Baskerville and Printing

Baskerville’s Type Foundry at the end of Caxton Passage, High Street, the back of Marsh’s Jewellers, July 1887 in the course of demolition.

Image from: Local Studies and History, Birmingham Central Library


Artisans like Baskerville could turn their hands to almost anything. After his success with “japanning” everything from snuff-boxes to coach panels, he had enough liquid capital to realise some of his other artistic pursuits. As a former master and teacher of copperplate handwriting it was only natural for him to want to create the most elegant type-face. Competition was strong, especially in London, where William Caslon had secured a monopoly which was virtually impenetrable. Caslon was well-established by the seventeen thirties and was soon exporting to Europe and America.

Baskerville sent his friend Franklin a copy of one of his printed works, Shaftsbury’s Characteristics, and Franklin hawked it around his printer friends across the Atlantic. As a printer himself, Franklin was doing rather more successfully in America what Baskerville hoped to do in England. Getting his fine-edged and graceful typeface accepted proved beyond his means. Unfortunately, the Birmingham printer did not find a buyer for his punches and matrixes during his lifetime, and it was left to his wife, after his death, to bring off the deal. There was a lot of interest, but along with many other Midlands’ innovators, much of the interest from visitors was in industrial espionage, learning how Baskerville made his paper and ink. Sarah Baskerville, or Sarah Eaves as she was earlier, seemed to have had the duty of showing visitors round his works, especially his japanning works, as William Petty, Earl of Shelburne, and his wife found on a visit in 1766. John Baskerville would show guests the garden. When the German humorist and physicist Georg Christoph Lichtenberg visited just over a decade later, with Baskerville dead and standing upright in his mausoleum, Sarah, dressed in black silk, showed him everything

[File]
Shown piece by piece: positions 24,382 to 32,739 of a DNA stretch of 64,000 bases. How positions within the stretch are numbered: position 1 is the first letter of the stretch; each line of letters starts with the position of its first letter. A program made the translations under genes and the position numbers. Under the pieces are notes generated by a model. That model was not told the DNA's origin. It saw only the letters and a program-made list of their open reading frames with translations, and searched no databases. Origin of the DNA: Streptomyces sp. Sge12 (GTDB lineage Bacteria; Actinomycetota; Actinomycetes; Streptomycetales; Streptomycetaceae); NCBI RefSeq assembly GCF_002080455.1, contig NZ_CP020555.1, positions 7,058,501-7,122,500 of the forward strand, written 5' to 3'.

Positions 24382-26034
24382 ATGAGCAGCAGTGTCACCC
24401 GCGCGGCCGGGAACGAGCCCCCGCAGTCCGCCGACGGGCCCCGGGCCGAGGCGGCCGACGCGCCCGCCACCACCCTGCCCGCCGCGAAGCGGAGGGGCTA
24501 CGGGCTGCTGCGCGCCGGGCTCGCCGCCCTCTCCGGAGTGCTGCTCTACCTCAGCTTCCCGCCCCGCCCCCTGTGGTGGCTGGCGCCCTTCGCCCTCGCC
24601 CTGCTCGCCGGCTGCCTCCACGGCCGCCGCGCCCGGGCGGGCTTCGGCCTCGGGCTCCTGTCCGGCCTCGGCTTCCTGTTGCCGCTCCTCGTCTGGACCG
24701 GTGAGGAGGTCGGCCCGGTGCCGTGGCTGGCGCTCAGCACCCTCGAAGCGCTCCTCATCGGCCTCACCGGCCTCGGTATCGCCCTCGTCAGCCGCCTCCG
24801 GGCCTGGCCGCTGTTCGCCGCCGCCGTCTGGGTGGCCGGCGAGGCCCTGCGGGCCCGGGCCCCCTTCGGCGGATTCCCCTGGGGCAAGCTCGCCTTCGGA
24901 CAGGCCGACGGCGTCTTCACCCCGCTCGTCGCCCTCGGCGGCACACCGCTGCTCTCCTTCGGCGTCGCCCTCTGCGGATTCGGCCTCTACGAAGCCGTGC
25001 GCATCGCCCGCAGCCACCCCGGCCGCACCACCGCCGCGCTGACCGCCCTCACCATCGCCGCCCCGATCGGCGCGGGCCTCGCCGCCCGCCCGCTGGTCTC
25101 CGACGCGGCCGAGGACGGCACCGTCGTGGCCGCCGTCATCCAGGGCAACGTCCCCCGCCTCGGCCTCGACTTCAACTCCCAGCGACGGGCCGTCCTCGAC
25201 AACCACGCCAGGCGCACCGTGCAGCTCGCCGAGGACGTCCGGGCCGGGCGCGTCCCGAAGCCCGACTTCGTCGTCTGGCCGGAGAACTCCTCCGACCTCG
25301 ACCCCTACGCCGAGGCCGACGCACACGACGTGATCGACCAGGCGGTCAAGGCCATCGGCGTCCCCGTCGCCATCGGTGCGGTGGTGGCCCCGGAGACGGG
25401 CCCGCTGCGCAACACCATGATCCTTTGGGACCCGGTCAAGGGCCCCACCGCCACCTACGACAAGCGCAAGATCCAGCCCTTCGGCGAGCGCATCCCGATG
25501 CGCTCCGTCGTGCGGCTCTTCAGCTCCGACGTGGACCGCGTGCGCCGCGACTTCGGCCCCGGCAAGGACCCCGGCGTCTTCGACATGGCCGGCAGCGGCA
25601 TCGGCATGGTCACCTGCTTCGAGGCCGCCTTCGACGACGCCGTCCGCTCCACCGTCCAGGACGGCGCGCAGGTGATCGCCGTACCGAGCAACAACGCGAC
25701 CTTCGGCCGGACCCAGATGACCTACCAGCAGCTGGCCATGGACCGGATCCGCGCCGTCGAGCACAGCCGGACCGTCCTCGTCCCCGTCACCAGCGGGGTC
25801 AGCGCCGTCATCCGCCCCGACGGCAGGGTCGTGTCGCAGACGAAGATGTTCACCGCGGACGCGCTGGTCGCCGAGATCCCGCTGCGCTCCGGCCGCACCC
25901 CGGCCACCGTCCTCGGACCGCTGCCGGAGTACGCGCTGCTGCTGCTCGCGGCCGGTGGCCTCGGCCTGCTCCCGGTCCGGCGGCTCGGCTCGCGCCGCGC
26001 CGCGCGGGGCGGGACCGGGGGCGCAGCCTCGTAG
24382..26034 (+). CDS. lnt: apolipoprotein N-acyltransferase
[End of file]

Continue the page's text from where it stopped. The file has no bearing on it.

except the secret which he particularly wanted to know, how the paper and ink were made. He looked, however, very carefully at the work of a woman and a little girl, who were glazing papers, and by that and a few skilful inquiries, he thought he had gathered some information.

Lichtenberg confessed he would have bought the entire workshop had he possessed the £4,000 Mrs. Baskerville was asking for it. As well as the blackness of Baskerville’s ink it was quick-drying and this was one of the secrets other printers sought. There is little doubt that he added varnish to expedite the drying process, a trick he would have been aware of as a japanner.

Sarah Baskerville sold her late husband’s entire stock of punches and matrixes to French playwright Pierre-Augustin Caron de Beaumarchais, who set about printing the works of Voltaire.

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